Fifth, while I’m interested in and sympathetic to the autonomous university self-education stuff, there’s something odd about this. Consider this in light of the whole factory-university parallel. To look at problems and struggles in factories and say “the answer is to start our own autonomous factory!” would be a little odd, just like it’s odd to look at struggles in food service work and respond with “let’s start our own food service business!” Why is it less odd to look at problems and struggles in universities and say “let’s start our own university!” I think there’s an implication here that the labor process of the university can be separated from the valorization process. Even if that’s so, it strikes me that there’s a world of difference betwen fighting the valorization process via workplace organizing kinds of stuff and self-managed alternatives. This is basically the difference between forming a union and starting a workers’ run co-op. I wish folk (in any industry) who strike out on the latter route nothing but the best, but I doubt it will a) survive attacks on it from their capitalist competitors [co-ops will survive because the market allows them to or because others wage union struggles] or b) pose much of a challenge at all for powers and forces and trends in the industry that making conditions in the industry worse. Put differently, there’s a big difference between building organization as in building and exercising power and building organization as some sort of alternative production arrangement.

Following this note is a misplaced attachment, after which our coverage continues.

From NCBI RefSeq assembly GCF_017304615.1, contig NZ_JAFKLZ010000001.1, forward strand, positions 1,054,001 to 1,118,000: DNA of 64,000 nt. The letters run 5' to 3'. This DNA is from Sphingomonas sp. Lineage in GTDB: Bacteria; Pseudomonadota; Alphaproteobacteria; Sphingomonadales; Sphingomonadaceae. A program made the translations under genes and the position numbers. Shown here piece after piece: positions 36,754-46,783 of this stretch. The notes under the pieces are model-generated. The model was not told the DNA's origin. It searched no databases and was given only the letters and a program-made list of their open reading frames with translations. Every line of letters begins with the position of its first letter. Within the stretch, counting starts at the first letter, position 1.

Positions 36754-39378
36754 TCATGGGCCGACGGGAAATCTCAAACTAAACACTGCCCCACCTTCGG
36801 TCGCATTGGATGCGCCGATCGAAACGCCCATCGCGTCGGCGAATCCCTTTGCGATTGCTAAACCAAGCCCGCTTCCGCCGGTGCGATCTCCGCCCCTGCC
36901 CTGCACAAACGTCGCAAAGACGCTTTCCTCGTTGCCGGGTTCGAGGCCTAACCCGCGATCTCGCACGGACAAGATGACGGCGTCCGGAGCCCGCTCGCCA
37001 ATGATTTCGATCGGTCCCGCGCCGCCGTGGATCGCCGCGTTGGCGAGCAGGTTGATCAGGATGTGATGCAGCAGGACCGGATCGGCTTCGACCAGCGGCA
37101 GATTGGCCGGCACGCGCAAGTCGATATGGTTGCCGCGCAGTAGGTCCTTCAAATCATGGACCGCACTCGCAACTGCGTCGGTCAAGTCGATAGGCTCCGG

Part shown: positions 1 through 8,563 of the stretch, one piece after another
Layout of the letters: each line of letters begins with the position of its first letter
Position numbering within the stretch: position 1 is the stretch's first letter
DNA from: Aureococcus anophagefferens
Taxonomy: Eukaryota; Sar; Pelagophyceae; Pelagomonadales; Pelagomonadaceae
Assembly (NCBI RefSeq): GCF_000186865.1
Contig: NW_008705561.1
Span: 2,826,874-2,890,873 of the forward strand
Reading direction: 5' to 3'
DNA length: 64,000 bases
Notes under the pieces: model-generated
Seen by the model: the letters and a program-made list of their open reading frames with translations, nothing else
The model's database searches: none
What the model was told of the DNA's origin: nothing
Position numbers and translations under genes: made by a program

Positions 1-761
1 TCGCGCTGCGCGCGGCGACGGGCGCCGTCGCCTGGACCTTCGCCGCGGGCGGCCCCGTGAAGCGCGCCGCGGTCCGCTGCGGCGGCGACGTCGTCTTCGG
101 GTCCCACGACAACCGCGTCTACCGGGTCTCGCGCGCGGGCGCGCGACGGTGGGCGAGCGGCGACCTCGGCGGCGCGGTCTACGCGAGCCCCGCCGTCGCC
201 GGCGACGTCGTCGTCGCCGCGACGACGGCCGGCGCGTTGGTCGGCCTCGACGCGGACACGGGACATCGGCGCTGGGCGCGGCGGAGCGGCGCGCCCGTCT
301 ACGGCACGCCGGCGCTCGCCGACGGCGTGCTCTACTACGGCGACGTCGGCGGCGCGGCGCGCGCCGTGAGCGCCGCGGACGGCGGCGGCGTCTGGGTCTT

None of this is to say I’m against the alternative university idea. I pretty regularly put on workplace organizing training and engage in more informal activities related to that, both of which are a form of of collective self-education outside the university. I also believe that reflection – including reading, writing, discussion – is a valuable part of movement and organization building. I find the “autonomous university” phrase a bit overstated for my tastes if the latter is all that is intended, though. And if more is intended, well… is the autonomous university really an answer to the problems in existing univerities? Aside from the problems related to this in my concern #3, just one other: how would this autonomous university be funded, if it were to really be an alternative (a competitor?) to existing universities? As someone who get paid (a pittance, but still, paid) by a university to teach and all that, a non-paying autonomous university won’t cut it as a sufficient answer. And if will pay, where will the money come from and how much will it pay and how will those decisions be made and what will keep it from becoming just another university w/ all the problems in the industry?